When it comes to walking animals, many would've seen people out and about walking their dogs.
But just over the ACT border, people are now trying their hand at walking llamas. And it's popularity is rapidly growing.
The walks are organised by llama and alpaca breeder Glynda Bluhm, who runs the walks at her farm in Sutton.
Since the event began more than nine months ago, the llama walks have become a sensation on social media, being booked out in a matter of hours after being advertised on Facebook.
People who register for the llama walks are able to interact with the animal in a 90-minute session as well as help to feed them.
Ms Bluhm said the llama walks are a way to introduce more people to the species.
"They're getting a unique experience, there's only about 5000 llamas in all of Australia and New Zealand," she said. "People don't know that much about them, and once they interact with them, they fall in love with llamas."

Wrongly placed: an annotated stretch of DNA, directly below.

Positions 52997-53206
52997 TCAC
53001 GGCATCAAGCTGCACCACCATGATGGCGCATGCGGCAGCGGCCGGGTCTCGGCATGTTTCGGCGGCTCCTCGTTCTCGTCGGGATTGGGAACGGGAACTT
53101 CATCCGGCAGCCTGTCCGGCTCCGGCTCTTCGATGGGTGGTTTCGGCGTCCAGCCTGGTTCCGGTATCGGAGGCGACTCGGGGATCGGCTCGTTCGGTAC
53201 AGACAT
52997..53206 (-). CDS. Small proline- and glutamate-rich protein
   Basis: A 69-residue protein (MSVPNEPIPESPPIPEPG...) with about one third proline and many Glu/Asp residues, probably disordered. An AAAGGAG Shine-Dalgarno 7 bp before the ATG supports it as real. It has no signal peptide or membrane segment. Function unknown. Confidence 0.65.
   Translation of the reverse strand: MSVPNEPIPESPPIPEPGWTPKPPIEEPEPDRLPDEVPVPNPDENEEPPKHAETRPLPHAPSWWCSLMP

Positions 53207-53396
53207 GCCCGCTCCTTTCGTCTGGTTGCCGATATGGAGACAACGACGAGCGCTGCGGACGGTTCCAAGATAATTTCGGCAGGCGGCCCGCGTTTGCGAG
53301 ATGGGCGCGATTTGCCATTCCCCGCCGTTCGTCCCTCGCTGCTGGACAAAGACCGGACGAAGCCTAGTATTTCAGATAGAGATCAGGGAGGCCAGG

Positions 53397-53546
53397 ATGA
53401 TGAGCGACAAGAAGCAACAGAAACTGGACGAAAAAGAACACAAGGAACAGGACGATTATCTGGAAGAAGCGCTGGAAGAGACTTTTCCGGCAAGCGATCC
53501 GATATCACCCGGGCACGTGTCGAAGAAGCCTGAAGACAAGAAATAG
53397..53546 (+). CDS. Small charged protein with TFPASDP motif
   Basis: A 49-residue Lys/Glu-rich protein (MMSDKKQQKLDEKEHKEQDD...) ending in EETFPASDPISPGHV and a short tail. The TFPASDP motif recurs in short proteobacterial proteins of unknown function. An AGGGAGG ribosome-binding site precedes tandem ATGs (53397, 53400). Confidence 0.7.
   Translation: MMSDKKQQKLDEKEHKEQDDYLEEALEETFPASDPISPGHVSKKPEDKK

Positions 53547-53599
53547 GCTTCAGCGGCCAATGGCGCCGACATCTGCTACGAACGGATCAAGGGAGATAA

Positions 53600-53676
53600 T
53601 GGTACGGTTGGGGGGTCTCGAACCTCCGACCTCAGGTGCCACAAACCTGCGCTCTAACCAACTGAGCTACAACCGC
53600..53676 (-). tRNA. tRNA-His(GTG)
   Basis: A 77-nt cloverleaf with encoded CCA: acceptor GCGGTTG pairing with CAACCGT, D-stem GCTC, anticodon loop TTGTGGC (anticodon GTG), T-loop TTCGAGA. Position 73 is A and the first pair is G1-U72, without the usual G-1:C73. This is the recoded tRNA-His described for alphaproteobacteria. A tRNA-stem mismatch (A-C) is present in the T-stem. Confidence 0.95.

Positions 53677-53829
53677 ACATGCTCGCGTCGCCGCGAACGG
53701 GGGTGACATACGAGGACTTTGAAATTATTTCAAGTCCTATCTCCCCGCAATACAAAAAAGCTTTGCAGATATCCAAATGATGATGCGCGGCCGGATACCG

While the walks took place every six weeks when they first began last year, its popularity on social media has meant the walks now happen almost every weekend.
The self-appointed "llama mama" began looking after the species in 1997, and now has more than 140 llamas as well as 60 alpacas on her property.
After several hundred people would visit her farm for open days twice-a-year, Ms Bluhm said she wanted to find another way to have people connect with the animals.
"It's incredibly busy at the farm, and it was a rare day when people didn't turn up to try and see the llamas," she said. "Im very pro-educational, and had open days, and I thought I could put on events where people could interact with and play with them and feed them, and that seems to make people happy."
Part of that education, Ms Bluhm said, is learning the difference between the llamas and alpacas.
"People think that they're just similar words for the same thing, but llamas usually weigh upwards of 160 kilograms, while alpacas are usually around 80," she said.
The success of the llama walks has allowed Ms Bluhm to expand the weekly events to other species, including alpacas and donkeys.